Chilton records his most coherent solo effort, Like Flies On Sherbert, in 1979, with Dickinson again at the controls. One journalist describes it as “like the Sun sessions produced by Brian Eno”. Chilton goes on to work with psychobilly rebels The Cramps, who enhance his bad-boy rep by regaling the music press with tales of him being chased over state lines by angry fathers whose teenage daughters he’d deflowered.
One unreleased track which offers an insight into Chilton’s state of mind at the time is “Riding Through The Reich”. A ghastly account of Nazi malice sung to the tune of “Jingle Bells”, he performs it live on Austin radio station KUT: “Riding through the Reich/In a big Mercedes Benz/Killing lots of Kikes/Making lots of friends/Rat a tat tat tat/Mow the bastards down/Oh, what fun it is to have the Nazis back in town.”
“The [telephone] switchboard is lighting up like a Christmas tree!” the engineer shouts to the show’s host. For Chilton, whose intention is to provoke and confound, it’s a case of job done, but this sorry episode suggests he is fast heading for that nightmare freakzone reserved for such twilight casualties as Skip Spence and Roky Erickson.
Around 1981, however, just as he’s about to turn 30, Chilton steps back from the brink. He leaves the music business and stops his relentless consumption of narcotics and booze. He moves to New Orleans where, over the next three years, he takes a number of jobs, including hotel dishwasher and tree surgeon.
In the months after the third album, Stephens drifts away from the idea of Big Star. He returns to college and later takes up a position at Ardent, where he earns his living to this day. Through the ’80s and early ’90s Big Star are cited as inspirations by everyone from REM and The Replacements to Teenage Fanclub and Primal Scream. In fact, it’s The Replacements’ manager, Peter Jesperson, who helps find Chilton a booking agent and gets him back on the road in the mid-’80s. Chilton makes his return supporting The Replacements at CBGBs in December ’84 (he will later produce the band, and Mats leader Paul Westerberg will write a song named after him).
Big Star’s albums are frequently reissued, often shoddily, until, in 1992, Rykodisc issue Sister Lovers on CD in its entirety, along with a live radio performance and a collection of Chris Bell’s solo work called I Am The Cosmos.
On the back of these releases, Chilton agrees to play a show of Big Star songs with Stephens, and the set is recorded for a live album. Only there’s no Chris Bell and no Andy Hummel. Instead, joining Chilton and Stephens are The Posies’ Jon Auer and Ken Stringfellow, and they superbly approximate the original band’s live élan. Sporadic performances thereafter include a trip to Japan in 1994, which means a lot to Chilton, as Stringfellow explains: “Everywhere he goes, there are memories, things he has to shut off or people he doesn’t want to know any more following him around,” he says. “In Japan it was totally neutral. It was solely based on the music and people were freaking out. He couldn’t help but be moved by it. Try as he might, we could see it in his face. But if you asked him he’d deny it.”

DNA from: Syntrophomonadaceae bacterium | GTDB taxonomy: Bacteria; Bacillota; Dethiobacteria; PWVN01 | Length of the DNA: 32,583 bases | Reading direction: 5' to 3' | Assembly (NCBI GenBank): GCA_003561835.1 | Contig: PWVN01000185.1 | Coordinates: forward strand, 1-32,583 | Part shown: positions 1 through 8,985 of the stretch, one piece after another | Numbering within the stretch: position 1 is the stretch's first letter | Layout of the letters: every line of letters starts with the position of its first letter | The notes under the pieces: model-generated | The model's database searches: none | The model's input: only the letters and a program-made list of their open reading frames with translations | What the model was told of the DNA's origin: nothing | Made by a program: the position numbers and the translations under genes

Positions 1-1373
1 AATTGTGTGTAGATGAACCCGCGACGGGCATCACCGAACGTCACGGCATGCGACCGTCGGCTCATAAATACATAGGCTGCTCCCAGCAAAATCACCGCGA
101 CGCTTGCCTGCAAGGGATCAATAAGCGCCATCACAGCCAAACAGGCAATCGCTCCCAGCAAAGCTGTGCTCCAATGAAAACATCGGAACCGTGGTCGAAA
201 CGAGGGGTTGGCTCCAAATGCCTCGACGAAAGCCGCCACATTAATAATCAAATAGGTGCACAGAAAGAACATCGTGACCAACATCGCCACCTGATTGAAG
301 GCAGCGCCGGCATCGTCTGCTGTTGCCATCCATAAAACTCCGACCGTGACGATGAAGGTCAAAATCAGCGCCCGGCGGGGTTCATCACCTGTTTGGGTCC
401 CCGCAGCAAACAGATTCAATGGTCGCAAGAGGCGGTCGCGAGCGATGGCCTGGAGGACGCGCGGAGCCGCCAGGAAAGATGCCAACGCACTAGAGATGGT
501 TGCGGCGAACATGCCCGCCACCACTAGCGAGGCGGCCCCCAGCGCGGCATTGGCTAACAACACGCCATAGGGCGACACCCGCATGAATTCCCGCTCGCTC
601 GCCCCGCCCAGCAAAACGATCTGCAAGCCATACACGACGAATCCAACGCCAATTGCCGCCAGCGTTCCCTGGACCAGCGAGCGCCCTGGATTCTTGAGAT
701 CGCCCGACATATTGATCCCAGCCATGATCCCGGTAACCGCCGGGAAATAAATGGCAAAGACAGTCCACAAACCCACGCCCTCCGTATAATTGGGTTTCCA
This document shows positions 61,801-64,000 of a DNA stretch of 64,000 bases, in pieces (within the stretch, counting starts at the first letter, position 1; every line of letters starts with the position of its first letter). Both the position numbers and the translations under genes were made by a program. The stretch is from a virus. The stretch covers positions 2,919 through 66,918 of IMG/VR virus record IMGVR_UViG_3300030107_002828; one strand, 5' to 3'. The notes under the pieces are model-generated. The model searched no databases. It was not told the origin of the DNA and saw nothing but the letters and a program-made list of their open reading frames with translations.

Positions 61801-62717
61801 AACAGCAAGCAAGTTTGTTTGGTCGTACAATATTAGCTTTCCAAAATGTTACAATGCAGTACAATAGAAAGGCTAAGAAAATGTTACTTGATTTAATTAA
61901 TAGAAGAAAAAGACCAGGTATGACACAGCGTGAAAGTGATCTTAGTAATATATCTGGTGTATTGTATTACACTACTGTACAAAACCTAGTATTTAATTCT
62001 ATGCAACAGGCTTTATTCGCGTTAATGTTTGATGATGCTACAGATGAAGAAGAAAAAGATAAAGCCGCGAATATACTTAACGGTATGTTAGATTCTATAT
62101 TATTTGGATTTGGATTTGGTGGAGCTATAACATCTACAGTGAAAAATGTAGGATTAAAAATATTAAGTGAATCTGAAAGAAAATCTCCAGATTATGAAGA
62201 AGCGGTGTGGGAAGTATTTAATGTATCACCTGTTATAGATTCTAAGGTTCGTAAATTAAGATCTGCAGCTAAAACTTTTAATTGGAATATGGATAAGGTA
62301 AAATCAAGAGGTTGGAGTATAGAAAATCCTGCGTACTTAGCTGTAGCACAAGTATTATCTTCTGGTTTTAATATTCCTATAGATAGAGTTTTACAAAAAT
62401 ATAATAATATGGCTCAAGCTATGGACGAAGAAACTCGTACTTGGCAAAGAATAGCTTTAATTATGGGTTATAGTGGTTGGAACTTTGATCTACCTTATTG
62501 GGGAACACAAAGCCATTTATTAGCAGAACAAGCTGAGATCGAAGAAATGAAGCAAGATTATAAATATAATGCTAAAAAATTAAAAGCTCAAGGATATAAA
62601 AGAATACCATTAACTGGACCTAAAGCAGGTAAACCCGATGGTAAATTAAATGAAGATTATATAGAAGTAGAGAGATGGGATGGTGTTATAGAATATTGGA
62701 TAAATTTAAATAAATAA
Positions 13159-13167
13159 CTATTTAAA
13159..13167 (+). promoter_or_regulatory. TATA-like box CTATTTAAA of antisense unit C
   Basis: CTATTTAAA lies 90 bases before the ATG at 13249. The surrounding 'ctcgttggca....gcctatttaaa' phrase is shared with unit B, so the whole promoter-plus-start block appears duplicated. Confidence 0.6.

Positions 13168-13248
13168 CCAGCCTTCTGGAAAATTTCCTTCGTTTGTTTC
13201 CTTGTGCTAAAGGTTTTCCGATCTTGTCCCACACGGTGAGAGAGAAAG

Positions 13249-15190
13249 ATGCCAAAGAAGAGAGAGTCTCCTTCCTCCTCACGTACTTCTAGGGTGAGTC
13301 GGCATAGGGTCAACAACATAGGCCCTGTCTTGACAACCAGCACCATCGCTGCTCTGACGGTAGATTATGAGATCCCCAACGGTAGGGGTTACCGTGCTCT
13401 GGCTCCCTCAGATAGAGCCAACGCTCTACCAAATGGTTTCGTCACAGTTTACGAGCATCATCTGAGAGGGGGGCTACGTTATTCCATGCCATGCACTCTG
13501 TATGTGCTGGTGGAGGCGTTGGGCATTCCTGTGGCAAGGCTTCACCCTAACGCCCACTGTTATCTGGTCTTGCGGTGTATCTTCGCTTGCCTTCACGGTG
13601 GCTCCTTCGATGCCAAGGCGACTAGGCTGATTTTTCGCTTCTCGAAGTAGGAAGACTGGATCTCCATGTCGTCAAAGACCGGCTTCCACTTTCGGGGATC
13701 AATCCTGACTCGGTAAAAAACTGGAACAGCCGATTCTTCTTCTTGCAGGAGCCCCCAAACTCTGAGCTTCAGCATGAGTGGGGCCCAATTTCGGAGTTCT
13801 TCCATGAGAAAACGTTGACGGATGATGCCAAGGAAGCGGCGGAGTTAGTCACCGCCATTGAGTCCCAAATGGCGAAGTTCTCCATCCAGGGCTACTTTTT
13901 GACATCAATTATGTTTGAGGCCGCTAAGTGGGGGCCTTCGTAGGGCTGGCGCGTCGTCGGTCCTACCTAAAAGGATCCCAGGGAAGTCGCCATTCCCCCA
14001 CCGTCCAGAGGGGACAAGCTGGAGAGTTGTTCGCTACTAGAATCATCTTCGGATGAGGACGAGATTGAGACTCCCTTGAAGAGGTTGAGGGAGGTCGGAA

It’s hard to ask Chilton anything, since he ignores requests for interviews, even for cash money. When I was introduced to him before a show in 2002 in Oxford, Mississippi, he refused to even make eye contact. A semi-recluse, he lives in New Orleans, emerging only to play the odd solo show such as the SXSW music festival in March 2004. Sometimes he’ll play revival gigs with The Box Tops, but mostly he keeps himself to himself. One rumour has it he married a girl half his age. Another suggests he never recovered from the death of his mother, who perished in the late ’80s in a house fire. The enigma has become a myth.
And yet, astonishingly, the Mk III lineup of the band – Chilton, Stephens, Stringfellow, Auer – has recently been in a recording studio working on tracks for a fourth Big Star album, with a summer release mooted. Provisional titles are “Love Revolution”, “Turn My Back On The Sun”, “Lady Sweet” and “February’s Quiet”. Chilton, perhaps encouraged by the use of “In The Street” as intro music for TV’s That ’70s Show and “Bangkok” in Bridget Jones: The Edge Of Reason, hasn’t been this energised in years.
“Alex was way into it. He was there for the whole thing,” reveals Stephens of the 2004 sessions. “We recorded 15 songs and came back a month later, picked the best 12, and overdubbed those.”
The final tapes were taken to an LA studio for mastering, and they created such a buzz that Paul McCartney, in the area recording his own album, popped his head in for a quick listen. The ex-Beatle was apparently mightily impressed.
This year looks set to be the most successful of Big Star’s erratic career. There’s the new album (on Ryko), a biography, a tour (including, for UK fans, a show at the Barbican), even talk of a movie with an Oscar-winning documentary filmmaker poised to direct. Big Star’s time may be coming after all. As the man said: you get what you deserve.
Rob Jovanovic’s book Big Star: The Story Of Rock’s Forgotten Band is published by Fourth Estate, price £14.99. Thanks to Jody Stephens, Christian Patterson, Mike Wilson, Carole Manning and Ed Frank.